The Federal Reserve’s decision to buy $600 billion more in Treasuries through June has helped boost demand to exchange floating-rate obligations for fixed- rates, leading to a widening of swap spreads on concern inflation will accelerate, according to Bianco Research LLC.
The amount of short-term IOUs offered in dollars by foreign financial firms climbed to the most in at least 12 years as overseas banks favor debt issuance in the U.S. after the euro reached an almost two-year high against the dollar last month.
The market for U.S. commercial paper snapped the longest losing stretch in at least a decade as investors wagered European leaders would curb the debt crisis and bought short-term IOUs from foreign financial institutions, Federal Reserve data showed today.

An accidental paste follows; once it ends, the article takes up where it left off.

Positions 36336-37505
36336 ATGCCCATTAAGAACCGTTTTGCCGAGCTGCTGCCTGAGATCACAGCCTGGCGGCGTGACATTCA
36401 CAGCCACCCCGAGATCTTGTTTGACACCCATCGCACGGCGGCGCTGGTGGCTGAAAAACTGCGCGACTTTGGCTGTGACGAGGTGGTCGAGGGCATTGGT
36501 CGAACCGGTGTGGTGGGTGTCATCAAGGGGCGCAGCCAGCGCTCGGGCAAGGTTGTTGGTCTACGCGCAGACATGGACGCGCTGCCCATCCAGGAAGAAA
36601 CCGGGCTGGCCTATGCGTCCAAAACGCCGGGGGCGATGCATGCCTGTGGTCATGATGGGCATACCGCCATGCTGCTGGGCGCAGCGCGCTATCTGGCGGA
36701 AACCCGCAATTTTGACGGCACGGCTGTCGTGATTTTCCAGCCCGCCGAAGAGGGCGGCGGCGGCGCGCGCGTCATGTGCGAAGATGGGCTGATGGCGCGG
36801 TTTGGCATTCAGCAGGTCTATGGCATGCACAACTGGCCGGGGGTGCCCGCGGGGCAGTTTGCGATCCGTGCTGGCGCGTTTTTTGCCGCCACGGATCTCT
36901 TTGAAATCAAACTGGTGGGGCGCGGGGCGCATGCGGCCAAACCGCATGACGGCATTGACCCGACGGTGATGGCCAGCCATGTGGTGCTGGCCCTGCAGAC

From the U.S. to Germany and even Japan, where the bond market is twice the size of the economy, investors can’t get enough government securities even though rising debt loads are blamed for curbing global growth.
The market for corporate borrowing through U.S. commercial paper contracted for the first time in six weeks, led by a decline in issuance from financial institutions, as Europe’s sovereign-debt crisis intensified.
The market for corporate borrowing via commercial paper increased to more than $1 trillion outstanding for the first time this year, as investors bought financial institutions’ short-term IOUs even as concern mounts that Europe’s fiscal and currency turmoil may spread.